In 1948, Alberto populates his universe with his wire-like characters who question the existentialism. Men walk with energy without knowing where they are going. In contrast, women are straight and motionless.
The woman is still an ancient idol whose authority may not be challenged. She brings peace and truth. In Alberto's dream, she is perched on a pedestal placed on the axle of an antique chariot with very high wheels. This is the great paradox of Giacometti: the motionless woman symbolizes the movement because she is worshiped on the chariot.
Alberto is a perfectionist. He waits until 1950 to execute his fantasy. Any detail is important, such as the tightly attached legs. The arms are away from the body in a gesture of glory or freedom, but the angle of the elbows disappears when the sculpture is viewed from front. The work is of medium size, 1.45 m high, because it must not be intimidating or diminutive.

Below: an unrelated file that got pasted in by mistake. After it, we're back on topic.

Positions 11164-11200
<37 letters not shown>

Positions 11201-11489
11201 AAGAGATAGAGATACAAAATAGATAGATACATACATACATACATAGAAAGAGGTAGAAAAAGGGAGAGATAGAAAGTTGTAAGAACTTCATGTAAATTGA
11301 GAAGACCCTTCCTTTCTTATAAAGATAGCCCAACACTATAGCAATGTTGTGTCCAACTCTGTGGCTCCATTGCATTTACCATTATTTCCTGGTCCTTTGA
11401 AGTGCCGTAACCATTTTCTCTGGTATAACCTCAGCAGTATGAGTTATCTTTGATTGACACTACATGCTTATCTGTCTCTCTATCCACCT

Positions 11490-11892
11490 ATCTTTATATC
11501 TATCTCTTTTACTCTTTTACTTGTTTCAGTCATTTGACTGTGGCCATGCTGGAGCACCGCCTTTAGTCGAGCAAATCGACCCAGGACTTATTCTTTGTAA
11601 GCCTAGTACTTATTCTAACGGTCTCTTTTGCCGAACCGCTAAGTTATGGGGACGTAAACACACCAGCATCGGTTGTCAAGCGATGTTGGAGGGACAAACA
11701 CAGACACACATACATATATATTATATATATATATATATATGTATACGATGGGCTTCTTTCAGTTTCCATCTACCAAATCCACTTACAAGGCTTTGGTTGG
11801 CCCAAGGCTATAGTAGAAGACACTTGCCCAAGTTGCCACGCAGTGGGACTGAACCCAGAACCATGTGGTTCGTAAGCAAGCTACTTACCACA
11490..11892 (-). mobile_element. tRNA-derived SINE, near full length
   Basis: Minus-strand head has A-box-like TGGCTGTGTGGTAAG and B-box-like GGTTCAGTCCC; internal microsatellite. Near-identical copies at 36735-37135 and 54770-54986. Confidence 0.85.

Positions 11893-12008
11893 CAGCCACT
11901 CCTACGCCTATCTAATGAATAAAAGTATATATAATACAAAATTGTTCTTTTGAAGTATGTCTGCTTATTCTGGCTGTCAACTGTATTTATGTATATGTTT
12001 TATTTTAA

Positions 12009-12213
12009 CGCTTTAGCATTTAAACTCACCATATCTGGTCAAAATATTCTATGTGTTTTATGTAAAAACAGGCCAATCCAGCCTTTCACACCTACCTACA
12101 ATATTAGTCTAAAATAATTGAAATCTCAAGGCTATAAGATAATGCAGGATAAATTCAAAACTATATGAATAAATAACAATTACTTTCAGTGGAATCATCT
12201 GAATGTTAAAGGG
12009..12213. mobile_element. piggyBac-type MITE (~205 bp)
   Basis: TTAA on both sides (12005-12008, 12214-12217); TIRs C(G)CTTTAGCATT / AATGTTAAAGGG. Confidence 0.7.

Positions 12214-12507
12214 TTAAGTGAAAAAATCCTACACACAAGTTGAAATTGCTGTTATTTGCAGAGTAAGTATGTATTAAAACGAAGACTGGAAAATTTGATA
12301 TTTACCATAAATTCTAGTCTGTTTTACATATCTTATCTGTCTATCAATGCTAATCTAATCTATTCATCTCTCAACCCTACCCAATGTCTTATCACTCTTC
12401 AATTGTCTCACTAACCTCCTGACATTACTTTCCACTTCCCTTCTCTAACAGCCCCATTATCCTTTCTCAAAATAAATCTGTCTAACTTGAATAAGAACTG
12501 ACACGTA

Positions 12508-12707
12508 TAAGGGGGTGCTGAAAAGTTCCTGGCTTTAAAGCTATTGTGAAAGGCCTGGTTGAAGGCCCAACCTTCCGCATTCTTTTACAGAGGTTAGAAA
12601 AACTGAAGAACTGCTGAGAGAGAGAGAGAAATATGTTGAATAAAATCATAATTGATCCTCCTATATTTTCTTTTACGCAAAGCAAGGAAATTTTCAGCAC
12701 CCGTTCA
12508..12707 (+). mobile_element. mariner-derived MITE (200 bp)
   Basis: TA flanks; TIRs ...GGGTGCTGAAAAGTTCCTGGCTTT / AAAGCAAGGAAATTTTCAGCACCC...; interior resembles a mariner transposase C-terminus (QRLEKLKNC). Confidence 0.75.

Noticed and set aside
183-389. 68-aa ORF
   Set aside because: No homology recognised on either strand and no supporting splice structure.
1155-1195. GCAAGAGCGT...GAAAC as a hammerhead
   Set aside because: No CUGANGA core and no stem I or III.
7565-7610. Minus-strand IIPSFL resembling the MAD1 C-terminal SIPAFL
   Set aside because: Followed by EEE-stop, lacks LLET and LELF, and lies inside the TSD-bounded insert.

The bronze cast in 1951-1952 is a technical feat by Alexis Rudier company. The number 2/6 is for sale by Sotheby's in New York on November 4, lot 25. This is an exceptional specimen by its golden patina that glorifies the subject and also because it has been carefully painted by the artist.
In the press release issued on October 3, Sotheby's compare the importance of this piece to the Walking Man which they sold for £ 65 million including premium on February 3, 2010.
I invite you to play the video shared by Sotheby's.